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Home / Opinion / 10-1846 Loudermilk v. Best Pallet Co., LLC

10-1846 Loudermilk v. Best Pallet Co., LLC


Where an employee was fired after submitting a note complaining about racial discrimination, summary judgment was improperly granted to his employer on his retaliation claim.

“Best Pallet insists that Lyons did not read the note before firing Loudermilk, but Lyons himself says that he did read it (though Lyons maintains that Loudermilk delivered the note some days before being fired). When ruling on a motion for summary judgment, the party opposing the motion gets the benefit of all facts that a reasonable jury might find. Anderson v. Liberty Lobby, Inc., 477 U.S. 242 (1986); Celotex Corp. v. Catrett, 477 U.S. 317 (1986). A jury would be entitled to believe that Lyons read the note. Indeed, a jury would be entitled to find that Lyons knew the content of the note whether he read it or not. Only the day before, Loudermilk had made an oral complaint about racial discrimination, and Lyons had told him to ‘[p]ut it in writing.’ What did Lyons think was in the note he received the next day? An invitation to a birthday party?”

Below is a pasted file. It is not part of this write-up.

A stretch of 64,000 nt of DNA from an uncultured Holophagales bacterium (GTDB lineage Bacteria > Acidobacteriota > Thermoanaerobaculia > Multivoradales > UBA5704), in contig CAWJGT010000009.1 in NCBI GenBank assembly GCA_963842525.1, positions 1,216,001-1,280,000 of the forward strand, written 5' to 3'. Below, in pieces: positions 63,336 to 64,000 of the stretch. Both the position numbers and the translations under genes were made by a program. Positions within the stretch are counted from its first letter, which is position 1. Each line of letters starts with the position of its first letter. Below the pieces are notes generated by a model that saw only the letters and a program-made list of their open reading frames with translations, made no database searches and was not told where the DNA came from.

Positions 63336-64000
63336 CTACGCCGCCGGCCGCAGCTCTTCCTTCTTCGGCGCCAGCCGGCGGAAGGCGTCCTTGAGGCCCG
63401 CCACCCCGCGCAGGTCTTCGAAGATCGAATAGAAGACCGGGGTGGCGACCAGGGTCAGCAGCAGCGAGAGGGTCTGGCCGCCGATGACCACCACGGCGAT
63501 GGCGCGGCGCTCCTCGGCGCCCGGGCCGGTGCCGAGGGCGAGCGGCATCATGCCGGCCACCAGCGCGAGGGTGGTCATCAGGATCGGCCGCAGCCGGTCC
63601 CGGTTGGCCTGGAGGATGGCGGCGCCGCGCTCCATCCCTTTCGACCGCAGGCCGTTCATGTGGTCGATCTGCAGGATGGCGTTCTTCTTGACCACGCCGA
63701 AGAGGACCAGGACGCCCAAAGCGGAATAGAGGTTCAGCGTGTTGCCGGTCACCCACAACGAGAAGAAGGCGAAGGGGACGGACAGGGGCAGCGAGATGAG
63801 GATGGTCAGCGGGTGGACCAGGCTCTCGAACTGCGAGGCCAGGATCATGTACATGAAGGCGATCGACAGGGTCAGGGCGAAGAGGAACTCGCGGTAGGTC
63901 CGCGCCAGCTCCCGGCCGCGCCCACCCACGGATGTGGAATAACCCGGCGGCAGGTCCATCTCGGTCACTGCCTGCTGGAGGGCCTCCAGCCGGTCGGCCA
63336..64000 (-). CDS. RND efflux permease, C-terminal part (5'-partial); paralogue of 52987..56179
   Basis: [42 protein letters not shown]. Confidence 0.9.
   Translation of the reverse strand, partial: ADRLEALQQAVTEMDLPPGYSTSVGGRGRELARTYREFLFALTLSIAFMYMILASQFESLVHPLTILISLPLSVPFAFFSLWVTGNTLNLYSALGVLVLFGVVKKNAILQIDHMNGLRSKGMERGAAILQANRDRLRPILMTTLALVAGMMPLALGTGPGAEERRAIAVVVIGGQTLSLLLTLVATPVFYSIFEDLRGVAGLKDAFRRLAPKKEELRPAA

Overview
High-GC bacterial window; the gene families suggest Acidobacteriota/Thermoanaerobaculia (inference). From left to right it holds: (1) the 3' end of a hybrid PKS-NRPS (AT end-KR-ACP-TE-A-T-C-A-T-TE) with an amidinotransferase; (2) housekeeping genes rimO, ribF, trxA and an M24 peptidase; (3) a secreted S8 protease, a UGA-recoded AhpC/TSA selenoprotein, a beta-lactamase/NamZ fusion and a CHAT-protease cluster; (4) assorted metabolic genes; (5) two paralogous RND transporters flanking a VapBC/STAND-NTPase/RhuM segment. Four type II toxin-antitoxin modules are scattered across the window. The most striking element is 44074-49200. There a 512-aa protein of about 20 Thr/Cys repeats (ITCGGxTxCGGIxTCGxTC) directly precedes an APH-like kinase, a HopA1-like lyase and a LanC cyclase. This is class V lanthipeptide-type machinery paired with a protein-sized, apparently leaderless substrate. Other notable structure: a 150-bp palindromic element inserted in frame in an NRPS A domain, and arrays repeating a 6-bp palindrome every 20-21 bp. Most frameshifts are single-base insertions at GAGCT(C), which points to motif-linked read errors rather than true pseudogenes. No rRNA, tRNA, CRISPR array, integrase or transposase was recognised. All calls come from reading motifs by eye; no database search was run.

Reversed and Remanded.

10-1846 Loudermilk v. Best Pallet Co., LLC

Appeal from the United States District Court for the Northern District of Illinois, Reinhard, J., Easterbrook, J.

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